Pitts is worried about marriage-promotion policies, which she described as "another way or form to control low-income women's bodies." If the government wanted to help women find stability, she said, they would focus on education, health care, and job training. Saying the bill is "contradictory in so many ways," Pitts pointed out the inherent discrimination against gays and lesbians and the incongruence with welfare laws that privilege single-parent families.
As the director of Welfare Policy for the Center on Budget and Policy Priorities, a liberal think tank in Washington, DC, Sharon Parrott was one of the first people to note that particular inconsistency. In a Jan. 31 policy paper, she pointed out that during legislative negotiations Republicans had backed off of earlier plans to eliminate rules that penalize married couples. This resulted in a strange contradiction in the bill: It earmarks unprecedented funding for marriage promotion, but also requires states to enforce newer, tighter work requirements for two-parent families on welfare. Those requirements are so strict that analysts like Parrott believe states that offer assistance to two-parent families will be penalized automatically — and might stop giving couples the same kind of help that's currently available to single adults.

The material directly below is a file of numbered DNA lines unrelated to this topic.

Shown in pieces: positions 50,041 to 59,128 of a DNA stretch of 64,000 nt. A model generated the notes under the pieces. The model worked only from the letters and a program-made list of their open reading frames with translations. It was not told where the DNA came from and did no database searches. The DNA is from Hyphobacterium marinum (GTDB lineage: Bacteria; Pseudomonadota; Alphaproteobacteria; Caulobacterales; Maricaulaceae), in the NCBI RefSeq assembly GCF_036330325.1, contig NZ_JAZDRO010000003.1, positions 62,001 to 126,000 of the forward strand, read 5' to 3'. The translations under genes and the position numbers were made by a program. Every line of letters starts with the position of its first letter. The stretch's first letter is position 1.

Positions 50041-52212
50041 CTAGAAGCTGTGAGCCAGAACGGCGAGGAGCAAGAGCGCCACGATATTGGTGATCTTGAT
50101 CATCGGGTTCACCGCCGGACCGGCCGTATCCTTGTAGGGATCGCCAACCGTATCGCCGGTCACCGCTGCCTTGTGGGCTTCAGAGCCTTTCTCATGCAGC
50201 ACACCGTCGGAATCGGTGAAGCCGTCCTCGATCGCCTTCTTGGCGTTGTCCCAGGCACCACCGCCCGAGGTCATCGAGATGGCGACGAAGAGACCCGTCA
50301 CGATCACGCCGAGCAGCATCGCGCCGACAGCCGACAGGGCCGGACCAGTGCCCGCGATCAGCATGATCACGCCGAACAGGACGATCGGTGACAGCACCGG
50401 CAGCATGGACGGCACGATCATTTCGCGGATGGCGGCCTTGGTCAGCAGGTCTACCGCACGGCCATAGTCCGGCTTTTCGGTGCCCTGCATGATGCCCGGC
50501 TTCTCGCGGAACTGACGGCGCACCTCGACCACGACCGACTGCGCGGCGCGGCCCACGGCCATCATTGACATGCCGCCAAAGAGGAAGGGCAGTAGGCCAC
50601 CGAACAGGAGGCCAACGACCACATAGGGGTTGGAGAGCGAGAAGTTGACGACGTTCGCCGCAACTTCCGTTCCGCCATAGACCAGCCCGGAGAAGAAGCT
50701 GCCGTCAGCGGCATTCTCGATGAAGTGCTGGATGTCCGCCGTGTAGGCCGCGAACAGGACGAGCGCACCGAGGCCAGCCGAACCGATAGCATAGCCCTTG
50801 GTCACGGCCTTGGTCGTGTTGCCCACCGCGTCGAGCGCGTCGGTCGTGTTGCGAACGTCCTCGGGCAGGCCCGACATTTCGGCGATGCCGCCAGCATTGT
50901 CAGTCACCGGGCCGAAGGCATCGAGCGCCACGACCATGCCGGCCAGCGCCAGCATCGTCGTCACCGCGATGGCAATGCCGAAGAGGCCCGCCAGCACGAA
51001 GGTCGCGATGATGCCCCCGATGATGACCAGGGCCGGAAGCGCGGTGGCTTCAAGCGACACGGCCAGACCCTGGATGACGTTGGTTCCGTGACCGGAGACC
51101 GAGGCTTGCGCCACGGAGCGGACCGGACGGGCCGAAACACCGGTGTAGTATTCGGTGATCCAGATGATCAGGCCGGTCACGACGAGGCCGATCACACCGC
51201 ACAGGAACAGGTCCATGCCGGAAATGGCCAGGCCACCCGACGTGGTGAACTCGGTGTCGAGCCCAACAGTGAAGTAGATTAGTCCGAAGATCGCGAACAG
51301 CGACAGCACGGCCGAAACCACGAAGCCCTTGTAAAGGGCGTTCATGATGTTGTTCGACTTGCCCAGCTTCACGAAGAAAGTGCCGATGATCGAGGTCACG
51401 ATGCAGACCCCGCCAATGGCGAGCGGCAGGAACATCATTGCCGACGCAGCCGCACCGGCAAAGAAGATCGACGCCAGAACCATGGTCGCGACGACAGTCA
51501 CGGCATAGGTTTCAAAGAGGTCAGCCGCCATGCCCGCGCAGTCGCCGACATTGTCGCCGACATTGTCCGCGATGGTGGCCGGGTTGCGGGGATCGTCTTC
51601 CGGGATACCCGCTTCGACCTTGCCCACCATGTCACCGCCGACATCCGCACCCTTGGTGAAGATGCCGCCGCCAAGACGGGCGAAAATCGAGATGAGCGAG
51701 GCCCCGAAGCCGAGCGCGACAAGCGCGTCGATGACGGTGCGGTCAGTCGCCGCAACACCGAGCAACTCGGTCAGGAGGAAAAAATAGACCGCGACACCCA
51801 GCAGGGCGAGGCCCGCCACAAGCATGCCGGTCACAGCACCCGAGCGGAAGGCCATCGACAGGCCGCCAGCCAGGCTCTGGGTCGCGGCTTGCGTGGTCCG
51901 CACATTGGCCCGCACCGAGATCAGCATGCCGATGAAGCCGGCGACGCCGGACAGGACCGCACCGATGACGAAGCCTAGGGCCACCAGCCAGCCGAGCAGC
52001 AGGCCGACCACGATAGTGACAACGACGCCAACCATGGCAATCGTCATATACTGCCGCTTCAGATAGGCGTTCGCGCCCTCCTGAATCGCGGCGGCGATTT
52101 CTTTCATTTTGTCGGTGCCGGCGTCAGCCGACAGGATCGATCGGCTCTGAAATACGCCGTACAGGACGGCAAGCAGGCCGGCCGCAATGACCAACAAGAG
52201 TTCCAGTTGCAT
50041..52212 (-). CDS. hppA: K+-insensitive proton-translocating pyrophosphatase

Parrott told us that the contradiction seems to be the result of complicated legislative rules dictating what can or cannot be included in a budget bill — rather than some intentional and nefarious plot to reduce welfare rolls. But she said that the contradiction shows that, "for all the lip service they've played to marriage, when it comes to helping poor two-parent families, they are not so committed."
She also pointed out that the fiscal 2007 budget proposal Bush sent to Congress Feb. 6 suggests upping the annual investment in marriage and fatherhood promotion to $250 million per year. *